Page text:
Evolving Transportation Infrastructure Management from Break-fix to Model-based

Evolving Transportation Infrastructure Management from Break-fix to Model-based featured image

Rizing’s CEO, EAM business, Noel Fagan recently joined an SAP® LinkedIn Live event to discuss the topic of “Future-Proofing Transportation Infrastructure Management.” During the show, Noel summarized the history of Enterprise Asset Management and said the future of the industry lay in digital asset modeling.

Rizing’s CEO, EAM business, Noel Fagan recently joined a recently joined Johann Schachtner, Transportation Asset Management Solution Manager, SAP, and David Penninger, IT Program Management Director, Houston Metro Transit on a SAP® LinkedIn Live discussion hosted by Bob Evans, Creator of Cloud Wars.

During the event, Fagan summarized the history of Enterprise Asset Management and where he felt the industry was headed.

Break-Fix

“If you look at the history of infrastructure management in the transportation industry,” says Fagan, “We pretty much ran a break-fix society. We ran it to fail, and when it when it did we fixed it fix it and then eventually replaced it. Inevitably that breakdown happens in a very public way with maximum impact on people schedules. You can’t run an agency that way.”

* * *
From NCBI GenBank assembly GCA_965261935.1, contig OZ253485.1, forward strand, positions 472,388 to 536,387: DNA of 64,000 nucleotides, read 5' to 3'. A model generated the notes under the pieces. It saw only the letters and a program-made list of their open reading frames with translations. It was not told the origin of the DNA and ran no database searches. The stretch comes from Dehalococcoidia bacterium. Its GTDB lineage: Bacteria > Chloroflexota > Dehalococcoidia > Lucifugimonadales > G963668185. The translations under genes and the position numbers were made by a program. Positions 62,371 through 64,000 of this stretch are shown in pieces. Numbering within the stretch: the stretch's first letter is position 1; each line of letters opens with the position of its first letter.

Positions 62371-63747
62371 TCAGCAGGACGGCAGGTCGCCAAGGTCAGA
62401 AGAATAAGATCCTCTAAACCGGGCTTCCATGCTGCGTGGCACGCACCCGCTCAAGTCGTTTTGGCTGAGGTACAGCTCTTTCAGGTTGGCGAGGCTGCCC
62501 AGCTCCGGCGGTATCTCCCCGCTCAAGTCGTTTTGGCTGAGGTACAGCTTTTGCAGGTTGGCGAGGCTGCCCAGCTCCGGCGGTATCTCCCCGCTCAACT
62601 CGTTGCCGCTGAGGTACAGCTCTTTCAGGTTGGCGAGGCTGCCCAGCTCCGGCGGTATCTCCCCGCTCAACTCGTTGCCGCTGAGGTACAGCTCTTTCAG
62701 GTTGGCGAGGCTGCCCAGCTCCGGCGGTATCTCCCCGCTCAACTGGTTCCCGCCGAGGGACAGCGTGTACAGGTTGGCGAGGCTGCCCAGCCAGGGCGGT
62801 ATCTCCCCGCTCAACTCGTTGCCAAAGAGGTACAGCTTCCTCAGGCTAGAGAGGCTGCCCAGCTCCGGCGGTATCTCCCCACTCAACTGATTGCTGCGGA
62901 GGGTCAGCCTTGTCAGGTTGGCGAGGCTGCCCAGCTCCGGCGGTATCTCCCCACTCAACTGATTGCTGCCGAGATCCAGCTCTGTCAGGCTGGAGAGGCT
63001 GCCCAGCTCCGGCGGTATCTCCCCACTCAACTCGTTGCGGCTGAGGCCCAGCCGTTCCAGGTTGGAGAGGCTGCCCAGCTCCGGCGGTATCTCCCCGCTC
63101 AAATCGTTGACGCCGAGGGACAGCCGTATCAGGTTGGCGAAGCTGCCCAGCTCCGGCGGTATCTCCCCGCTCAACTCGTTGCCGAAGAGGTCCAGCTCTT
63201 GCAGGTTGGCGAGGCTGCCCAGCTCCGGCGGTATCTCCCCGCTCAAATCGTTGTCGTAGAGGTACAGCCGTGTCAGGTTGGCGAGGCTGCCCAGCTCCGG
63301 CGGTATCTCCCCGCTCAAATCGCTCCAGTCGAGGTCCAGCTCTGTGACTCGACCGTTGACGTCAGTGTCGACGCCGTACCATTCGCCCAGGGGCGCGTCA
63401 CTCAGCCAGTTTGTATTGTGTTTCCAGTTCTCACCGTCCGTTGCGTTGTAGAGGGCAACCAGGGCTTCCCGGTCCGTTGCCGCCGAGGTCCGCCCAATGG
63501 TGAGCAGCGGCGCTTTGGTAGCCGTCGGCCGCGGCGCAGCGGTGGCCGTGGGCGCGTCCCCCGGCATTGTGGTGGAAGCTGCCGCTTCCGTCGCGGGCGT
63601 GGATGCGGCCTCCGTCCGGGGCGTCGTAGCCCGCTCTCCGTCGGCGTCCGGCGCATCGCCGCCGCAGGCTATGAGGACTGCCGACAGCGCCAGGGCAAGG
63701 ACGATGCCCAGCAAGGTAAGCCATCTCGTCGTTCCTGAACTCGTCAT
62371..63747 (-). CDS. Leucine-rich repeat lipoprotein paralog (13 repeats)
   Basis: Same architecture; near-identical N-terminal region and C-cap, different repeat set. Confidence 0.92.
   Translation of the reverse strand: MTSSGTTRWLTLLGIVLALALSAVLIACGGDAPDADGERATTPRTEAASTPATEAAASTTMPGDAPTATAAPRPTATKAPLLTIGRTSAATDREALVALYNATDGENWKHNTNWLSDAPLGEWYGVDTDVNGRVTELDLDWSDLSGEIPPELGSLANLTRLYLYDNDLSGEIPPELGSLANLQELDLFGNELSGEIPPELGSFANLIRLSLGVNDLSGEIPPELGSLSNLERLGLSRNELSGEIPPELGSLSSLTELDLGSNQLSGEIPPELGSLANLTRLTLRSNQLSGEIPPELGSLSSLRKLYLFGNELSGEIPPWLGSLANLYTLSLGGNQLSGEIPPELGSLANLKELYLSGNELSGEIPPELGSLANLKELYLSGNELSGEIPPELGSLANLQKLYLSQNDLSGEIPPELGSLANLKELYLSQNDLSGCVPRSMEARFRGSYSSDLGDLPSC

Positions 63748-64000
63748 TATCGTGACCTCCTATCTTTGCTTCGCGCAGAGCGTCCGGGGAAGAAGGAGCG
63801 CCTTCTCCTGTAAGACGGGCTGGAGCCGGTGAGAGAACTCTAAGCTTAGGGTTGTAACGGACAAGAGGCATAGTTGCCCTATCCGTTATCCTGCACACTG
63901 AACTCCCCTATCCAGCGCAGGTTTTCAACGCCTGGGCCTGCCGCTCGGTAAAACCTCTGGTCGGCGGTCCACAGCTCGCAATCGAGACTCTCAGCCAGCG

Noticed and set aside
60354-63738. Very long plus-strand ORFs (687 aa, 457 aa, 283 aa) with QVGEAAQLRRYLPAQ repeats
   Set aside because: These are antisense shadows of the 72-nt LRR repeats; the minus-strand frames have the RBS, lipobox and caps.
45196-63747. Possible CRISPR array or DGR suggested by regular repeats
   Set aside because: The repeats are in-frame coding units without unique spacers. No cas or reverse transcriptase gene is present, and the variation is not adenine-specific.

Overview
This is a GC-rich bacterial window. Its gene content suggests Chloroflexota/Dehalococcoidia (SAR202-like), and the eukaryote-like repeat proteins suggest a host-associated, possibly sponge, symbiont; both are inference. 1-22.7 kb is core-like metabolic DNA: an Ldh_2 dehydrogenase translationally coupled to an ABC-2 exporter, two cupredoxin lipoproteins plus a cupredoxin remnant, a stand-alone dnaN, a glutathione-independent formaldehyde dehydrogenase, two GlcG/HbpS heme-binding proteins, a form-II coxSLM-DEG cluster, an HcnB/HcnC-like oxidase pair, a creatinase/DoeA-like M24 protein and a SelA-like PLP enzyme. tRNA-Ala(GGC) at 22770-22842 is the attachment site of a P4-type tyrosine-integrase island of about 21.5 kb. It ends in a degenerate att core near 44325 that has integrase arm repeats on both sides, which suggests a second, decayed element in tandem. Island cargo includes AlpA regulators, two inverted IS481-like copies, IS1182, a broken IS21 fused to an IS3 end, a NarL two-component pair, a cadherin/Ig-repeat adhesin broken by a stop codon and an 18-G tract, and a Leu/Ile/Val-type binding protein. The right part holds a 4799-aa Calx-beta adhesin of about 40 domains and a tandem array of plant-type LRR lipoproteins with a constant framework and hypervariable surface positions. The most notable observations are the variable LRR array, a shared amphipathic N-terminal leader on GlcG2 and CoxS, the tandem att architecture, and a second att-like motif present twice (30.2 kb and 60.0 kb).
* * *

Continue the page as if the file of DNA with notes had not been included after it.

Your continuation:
Preventive Maintenance

“30 years ago, people started looking at preventive maintenance as as a way of getting ahead of that curve, says Fagan. “We created preventive maintenance strategies and standardized repair operations to remove the variability and brinksmanship from running asset management networks to fail.”

Predictive Maintenance

“Now the buzzword is prediction,” says Fagan. “We can extrapolate based on historical use and telemetry and start to predict when things are going to fail. We can stop spending so much money on preventive maintenance and use those funds in other new asset acquisition.”

Digital Asset Modeling

“Modeling is the next piece,” he says. “Predictive can only take you so far as the trend line will take you. What happens to the Houston Metro if you don’t factor in climate change? What happens when it gets hotter? What buckles? What fails? That’s the horizon we must start thinking about. The technology is there. And to some extent the data underpinning it is now starting to be accurately collected.”

Full Discussion:

A replay of the full event can be found on LinkedIn  or Twitter.

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